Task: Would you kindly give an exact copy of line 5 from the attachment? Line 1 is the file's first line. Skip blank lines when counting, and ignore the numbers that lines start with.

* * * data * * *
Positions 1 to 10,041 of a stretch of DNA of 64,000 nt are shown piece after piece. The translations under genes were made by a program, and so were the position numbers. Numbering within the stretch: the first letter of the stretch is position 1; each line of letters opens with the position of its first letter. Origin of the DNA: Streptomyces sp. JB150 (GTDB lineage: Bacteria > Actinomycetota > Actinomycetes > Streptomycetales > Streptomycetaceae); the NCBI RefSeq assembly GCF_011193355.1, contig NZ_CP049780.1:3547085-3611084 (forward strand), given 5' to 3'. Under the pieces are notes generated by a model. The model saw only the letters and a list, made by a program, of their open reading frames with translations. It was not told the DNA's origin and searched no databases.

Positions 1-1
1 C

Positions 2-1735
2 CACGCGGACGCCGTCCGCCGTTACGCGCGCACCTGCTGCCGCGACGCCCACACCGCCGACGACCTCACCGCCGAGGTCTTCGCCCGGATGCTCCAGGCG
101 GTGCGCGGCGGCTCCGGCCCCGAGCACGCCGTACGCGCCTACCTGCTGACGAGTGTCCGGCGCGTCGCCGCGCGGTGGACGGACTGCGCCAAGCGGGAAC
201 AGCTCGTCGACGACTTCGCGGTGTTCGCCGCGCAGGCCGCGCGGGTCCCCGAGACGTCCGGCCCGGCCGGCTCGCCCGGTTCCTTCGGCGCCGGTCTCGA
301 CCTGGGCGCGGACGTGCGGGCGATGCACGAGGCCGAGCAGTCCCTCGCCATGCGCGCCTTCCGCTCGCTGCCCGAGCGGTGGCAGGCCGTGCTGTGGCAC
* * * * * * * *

2 CACGCGGACGCCGTCCGCCGTTACGCGCGCACCTGCTGCCGCGACGCCCACACCGCCGACGACCTCACCGCCGAGGTCTTCGCCCGGATGCTCCAGGCG